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Personal injury protection and its effect on auto insurance coverage

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Personal injury protection, or PIP, is an auto insurance coverage that can help pay for medical expenses, lost wages and household responsibilities for you and your passengers from a covered accident, regardless of fault. It’s mandatory in no-fault states and optional in others. While it may be optional coverage where you live, there are a variety of reasons you might consider adding it to your policy. If you are required to carry PIP insurance, it is helpful to understand the full scope of coverage you select.

What is PIP insurance?

Almost all states require drivers to carry car insurance coverage that helps cover medical and vehicle expenses for the other driver if you are at fault in an accident. These coverage types are bodily injury and property damage liability. However, liability coverage would not cover medical expenses for you or your passengers in an at-fault accident, nor would it repair your vehicle. For your and your passengers’ injuries, you would need either PIP or medical payments coverage, depending on your state. However, PIP can offer more robust coverage, above and beyond covering only medical costs. It may also help cover essential services and lost wages.

For example, if you are injured in a covered accident and cannot clean your house due to the injuries you sustained from the incident, PIP could help cover for someone to help clean your house on your behalf. This part of PIP coverage falls under essential services coverage. Or, if you are unable to work because of that same covered accident, PIP might cover a portion of your lost wages. Even in states where PIP is an available coverage, PIP coverage limits and options vary, so it is important to understand how your PIP insurance works.

PIP can also provide these coverages regardless of who was at fault in an accident. If you were hit by another driver and sustained the injuries mentioned above, your PIP could still help cover your expenses. But, as much financial protection as PIP can provide, there are limitations. PIP does not cover expenses for damage to your vehicle or the other vehicle. If you have damage to your vehicle, your collision coverage helps cover expenses related to repair or replacement. It also does not cover theft, glass breakage or other vehicle damage, which might be covered under your comprehensive coverage.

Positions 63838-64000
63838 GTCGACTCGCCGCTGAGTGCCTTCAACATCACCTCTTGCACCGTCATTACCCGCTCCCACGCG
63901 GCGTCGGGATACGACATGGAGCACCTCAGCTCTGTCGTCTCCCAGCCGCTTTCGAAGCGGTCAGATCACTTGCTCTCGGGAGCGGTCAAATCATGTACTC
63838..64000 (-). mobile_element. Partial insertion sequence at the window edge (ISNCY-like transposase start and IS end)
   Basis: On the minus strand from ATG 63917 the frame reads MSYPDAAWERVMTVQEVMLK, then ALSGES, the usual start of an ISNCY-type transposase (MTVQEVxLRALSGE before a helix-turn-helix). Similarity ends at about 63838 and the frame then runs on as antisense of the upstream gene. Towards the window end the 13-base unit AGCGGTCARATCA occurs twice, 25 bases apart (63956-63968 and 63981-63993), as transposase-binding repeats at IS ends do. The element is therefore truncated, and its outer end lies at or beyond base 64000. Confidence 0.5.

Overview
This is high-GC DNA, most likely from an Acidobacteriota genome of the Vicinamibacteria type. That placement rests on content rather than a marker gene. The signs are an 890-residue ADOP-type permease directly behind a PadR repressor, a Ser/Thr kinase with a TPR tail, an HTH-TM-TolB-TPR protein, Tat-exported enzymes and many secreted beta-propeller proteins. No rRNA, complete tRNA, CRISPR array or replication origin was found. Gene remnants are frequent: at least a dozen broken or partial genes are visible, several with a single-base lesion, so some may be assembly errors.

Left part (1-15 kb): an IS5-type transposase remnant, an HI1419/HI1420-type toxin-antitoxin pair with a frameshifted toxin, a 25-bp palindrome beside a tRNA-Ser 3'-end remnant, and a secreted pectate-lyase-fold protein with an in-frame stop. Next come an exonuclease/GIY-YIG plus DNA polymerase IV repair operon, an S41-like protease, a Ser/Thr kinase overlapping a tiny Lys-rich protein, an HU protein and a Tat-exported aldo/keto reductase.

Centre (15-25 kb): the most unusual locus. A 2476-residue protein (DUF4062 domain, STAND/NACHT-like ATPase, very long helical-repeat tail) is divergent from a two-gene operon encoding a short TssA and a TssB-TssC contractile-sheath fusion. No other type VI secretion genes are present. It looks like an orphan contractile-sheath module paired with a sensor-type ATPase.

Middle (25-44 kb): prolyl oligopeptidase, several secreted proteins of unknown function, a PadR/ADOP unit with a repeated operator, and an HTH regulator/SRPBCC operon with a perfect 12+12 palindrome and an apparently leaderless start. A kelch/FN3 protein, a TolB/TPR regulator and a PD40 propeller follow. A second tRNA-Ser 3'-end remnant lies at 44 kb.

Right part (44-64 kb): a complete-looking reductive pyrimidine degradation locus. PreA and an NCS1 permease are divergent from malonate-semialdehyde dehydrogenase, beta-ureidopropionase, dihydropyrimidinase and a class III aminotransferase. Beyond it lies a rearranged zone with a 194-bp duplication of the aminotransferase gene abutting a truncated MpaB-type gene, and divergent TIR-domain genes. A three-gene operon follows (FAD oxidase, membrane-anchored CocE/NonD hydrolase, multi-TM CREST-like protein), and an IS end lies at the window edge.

Which states require PIP?

Some states are considered no-fault, meaning that each driver must pay for their own expenses after an accident. PIP insurance is designed to cover medical expenses and lost wages for yourself and your passengers. Therefore, no-fault states typically require drivers to carry PIP coverage.

However, some states may allow you to opt-out if you can prove you have medical coverage, such as Medicare or private health insurance. You will likely have to opt-out in writing.

Required PIP coverage Optional PIP coverage
Delaware Arkansas
Florida Maryland
Hawaii Texas
Kansas Washington
Kentucky Washington, D.C.
Massachusetts
Michigan
Minnesota
New Jersey
New York
North Dakota
Oregon
Pennsylvania
Utah

Do I need personal injury protection?

If your state is a no-fault state and requires PIP coverage, you will have to include it on your car insurance policy. But even if it is optional, it may be a good idea to consider it.

For example, if you do not have a very robust or comprehensive health insurance policy, personal injury protection coverage can work with your health insurance to provide more comprehensive coverage that will likely cover your injuries from an accident.

PIP may also be worth considering if passengers are often in your car. Since you cannot be sure what kind of health insurance your passengers have, PIP may provide a layer of assurance their medical bills will be covered in an accident, up to your policy’s limits.

Frequently asked questions

Written by
Sara Coleman
Former Insurance Contributor
Sara Coleman is a former insurance contributor at Bankrate. She has a couple of years of experience in writing for insurance domains such as The Simple Dollar, Reviews.com, Coverage.com and numerous other personal finance sites. She writes about insurance products such as auto, homeowners, renters and disability.
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